As he stepped into the tall grass at the edge of the geosphere, the Technical Commander was shocked by what he saw, and he’d been present after the massacre at M’zzzzzzhhjjjj’kkh’h. At first, in fact, he thought the large fleshy shape on the ground in front of him was a flattened body-mass lump, an unfortunate but not infrequent side-effect of light-time jumps. But it turned out it was actually several bodies, not dead at all. He gasped as an arm reached out towards him and slithered tantalizingly up his leg, grasping firmly.

The Technical Commander pulled just out of the arm’s reach, realizing what he’d seen, and hurried on as several simultaneous orgasmic cries of various octaves emerged from within the lump, shrieking in delighted overtones. He turned for another look as he walked away, and an arm emerged–female, he thought–and flashed a fist of solidarity.

It was raining in the geosphere, as he’d suspected, but there were also atmospheric conditions of other sorts, including flowered marijuana smoke, prohibited on a time jump because it qualified as plant matter. But he knew it wasn’t the marijuana that was causing the precipitation. The rain was down to a drizzle, which felt warm and nice as the virtual summer day bloomed. But what shocked him more than the orgy-patch was that the field was now almost full, bodies filling the artificial hillside as far as his eye could see.

More than the smoking, the overpopulation was an impossibility, he knew, because they’d deliberately undersold the cruise in an attempt to offer the idyllic pastural experience the original promoters had failed to deliver. The Technical Commander walked down the hillside in the direction of the central viewing area. Not that festival goers on the surface could see it with the cloud cover, but–in the geosphere–the sun was coming into view around the planetary horizon, an inspiring view by itself. Another rainy day was breaking on the second day of the festival below them, some 250 years into the past.

A naked man covered in mud walked past the Technical Commander going the opposite direction, raising his eyebrows at the uniformed officer. He knew that geospheres could generate unintended rain systems, but he’d never experienced it. It was even more rare than that body flattening. And impressive. Nobody seemed to be getting hurt, he saw. They could always dry off in their cabins, if they all had cabins, and he set back up the hillside.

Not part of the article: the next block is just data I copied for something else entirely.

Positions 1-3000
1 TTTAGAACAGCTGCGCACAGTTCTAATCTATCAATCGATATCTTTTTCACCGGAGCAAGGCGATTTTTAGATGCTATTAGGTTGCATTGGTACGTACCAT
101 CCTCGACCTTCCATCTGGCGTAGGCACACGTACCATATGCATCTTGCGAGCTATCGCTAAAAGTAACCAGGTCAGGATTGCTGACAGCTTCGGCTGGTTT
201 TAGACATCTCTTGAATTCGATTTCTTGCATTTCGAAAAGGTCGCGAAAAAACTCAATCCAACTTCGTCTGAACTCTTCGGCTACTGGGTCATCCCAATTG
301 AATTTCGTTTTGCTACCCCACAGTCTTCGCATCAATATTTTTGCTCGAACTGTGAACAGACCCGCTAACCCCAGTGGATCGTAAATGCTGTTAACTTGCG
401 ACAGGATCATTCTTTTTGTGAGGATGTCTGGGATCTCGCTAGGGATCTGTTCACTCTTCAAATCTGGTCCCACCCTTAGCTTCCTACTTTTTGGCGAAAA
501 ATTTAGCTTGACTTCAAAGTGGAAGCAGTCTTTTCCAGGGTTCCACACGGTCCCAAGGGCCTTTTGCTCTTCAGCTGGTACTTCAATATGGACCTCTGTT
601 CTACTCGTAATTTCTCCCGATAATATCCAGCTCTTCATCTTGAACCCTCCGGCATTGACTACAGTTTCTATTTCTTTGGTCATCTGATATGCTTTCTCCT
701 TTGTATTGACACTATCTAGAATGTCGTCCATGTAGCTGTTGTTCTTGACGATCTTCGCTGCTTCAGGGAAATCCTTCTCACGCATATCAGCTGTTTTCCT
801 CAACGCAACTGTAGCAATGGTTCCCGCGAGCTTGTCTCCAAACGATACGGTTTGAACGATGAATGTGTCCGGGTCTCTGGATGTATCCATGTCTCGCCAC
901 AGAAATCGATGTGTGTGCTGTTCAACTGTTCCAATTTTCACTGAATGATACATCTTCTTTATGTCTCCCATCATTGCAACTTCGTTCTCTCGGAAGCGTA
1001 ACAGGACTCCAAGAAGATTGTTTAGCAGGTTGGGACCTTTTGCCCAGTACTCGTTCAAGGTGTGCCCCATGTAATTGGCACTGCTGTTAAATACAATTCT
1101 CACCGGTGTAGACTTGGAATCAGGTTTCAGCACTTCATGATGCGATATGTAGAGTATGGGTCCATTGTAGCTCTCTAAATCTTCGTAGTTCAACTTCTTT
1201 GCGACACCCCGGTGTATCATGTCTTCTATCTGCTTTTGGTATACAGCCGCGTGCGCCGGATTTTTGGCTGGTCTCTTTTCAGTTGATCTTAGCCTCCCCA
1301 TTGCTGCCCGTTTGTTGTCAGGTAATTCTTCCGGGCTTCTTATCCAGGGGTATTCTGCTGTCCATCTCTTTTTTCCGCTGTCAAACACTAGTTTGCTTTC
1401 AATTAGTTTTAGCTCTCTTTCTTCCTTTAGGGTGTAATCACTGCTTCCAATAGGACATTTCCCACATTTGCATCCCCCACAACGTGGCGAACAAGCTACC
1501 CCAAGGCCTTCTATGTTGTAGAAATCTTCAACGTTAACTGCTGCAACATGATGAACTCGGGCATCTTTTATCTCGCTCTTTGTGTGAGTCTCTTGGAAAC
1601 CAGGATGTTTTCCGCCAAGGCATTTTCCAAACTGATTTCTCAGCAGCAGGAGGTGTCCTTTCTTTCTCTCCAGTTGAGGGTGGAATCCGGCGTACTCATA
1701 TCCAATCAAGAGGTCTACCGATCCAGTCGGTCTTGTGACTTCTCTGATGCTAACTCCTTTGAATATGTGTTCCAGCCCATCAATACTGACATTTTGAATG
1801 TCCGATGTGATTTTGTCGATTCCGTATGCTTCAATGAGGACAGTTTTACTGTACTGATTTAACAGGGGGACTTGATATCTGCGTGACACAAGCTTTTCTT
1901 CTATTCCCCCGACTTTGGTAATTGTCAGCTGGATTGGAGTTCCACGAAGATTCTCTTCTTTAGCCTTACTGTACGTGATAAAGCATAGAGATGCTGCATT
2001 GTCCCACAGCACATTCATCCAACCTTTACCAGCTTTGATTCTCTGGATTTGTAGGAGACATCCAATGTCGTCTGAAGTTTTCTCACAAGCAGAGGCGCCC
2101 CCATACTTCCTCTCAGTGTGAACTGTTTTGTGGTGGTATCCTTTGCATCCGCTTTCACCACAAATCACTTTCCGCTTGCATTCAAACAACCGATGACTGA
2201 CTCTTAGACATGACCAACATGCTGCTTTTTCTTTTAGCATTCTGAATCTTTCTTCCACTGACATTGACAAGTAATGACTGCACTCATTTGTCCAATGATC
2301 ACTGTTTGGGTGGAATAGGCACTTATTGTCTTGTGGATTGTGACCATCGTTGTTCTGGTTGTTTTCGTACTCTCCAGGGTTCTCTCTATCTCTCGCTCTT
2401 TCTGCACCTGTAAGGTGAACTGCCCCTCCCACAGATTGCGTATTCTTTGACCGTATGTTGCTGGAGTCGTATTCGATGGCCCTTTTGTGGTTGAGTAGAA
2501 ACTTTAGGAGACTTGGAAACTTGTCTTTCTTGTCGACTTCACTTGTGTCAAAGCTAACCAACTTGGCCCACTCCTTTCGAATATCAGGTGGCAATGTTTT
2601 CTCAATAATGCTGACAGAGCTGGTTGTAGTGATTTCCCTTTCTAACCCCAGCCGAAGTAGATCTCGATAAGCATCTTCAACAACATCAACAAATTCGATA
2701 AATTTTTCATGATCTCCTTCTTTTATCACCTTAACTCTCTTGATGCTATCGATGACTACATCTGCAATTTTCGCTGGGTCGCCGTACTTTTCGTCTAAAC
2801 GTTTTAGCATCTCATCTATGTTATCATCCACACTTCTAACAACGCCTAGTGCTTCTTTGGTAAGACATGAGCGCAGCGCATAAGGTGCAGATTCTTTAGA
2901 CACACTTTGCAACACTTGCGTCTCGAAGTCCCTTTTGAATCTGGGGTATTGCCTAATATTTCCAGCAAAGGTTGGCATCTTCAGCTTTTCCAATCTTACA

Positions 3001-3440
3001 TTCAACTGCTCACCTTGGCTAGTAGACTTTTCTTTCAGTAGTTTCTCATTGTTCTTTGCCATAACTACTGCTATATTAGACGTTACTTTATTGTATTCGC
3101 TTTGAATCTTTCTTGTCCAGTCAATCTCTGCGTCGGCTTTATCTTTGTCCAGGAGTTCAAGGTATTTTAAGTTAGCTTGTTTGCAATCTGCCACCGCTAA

He made a zagging path through the festival site, which was ablaze with color and life, aiming vaguely for the hatch on the opposite site. Following the perimeter of the woods, he spied a group of people emerging from the grove of trees that stretched to the geosphere’s rear wall. The Technical Commander changed his course, and headed for wherever they were coming from. “No, there’s still a whole day before Jimi,” he heard someone explain, as he passed them. They eyed him suspiciously.

The Technical Commander followed the trail into the woods, and stepped over the battered-down fence they’d put there for verisimilitude. He heard the unmistakable whisper of electricity, a rustling in the trees, and the dropping of something heavy, which landed with a cushioned and nearly silent, mossy thump. A bearded man in t-shirt and jeans stood up groggily and looked around before walking–barefoot–past the uniformed Technical Commander, glancing as he walked by and emerged into view of the time cruise’s festival site. “Far fucking out,” the bearded man said.

 

4.


The junior officer called up another file and they scrolled furiously down the readings. The Technical Commander stood over his shoulder and glanced nervously at his communicator. It couldn’t be, but it was. The rain they collected at Woodstock–the rain they collected with their probes in the pure Catskills air, the rain they were tasked to bring home, the rain on which they depended–had chemical residues that weren’t supposed to be there.

They hadn’t been invented yet, not on Earth, anyway, byproducts of yet undiscovered alien technologies. They were–the Technical Commander couldn’t help but note–the same alien technologies being used to probe the old Earth’s atmosphere during a two-week span surrounding a rock festival in the summer of 1969. The decision to go to Woodstock had hardly been his idea, but it was the earliest date on which the Comptroller could get a firm time-handle that matched with the desires of the investors to harvest clean air from the past. It was the furthest point in the past at which they possessed enough documentation to make a fully realized jump. He cursed the producers for their thoroughness.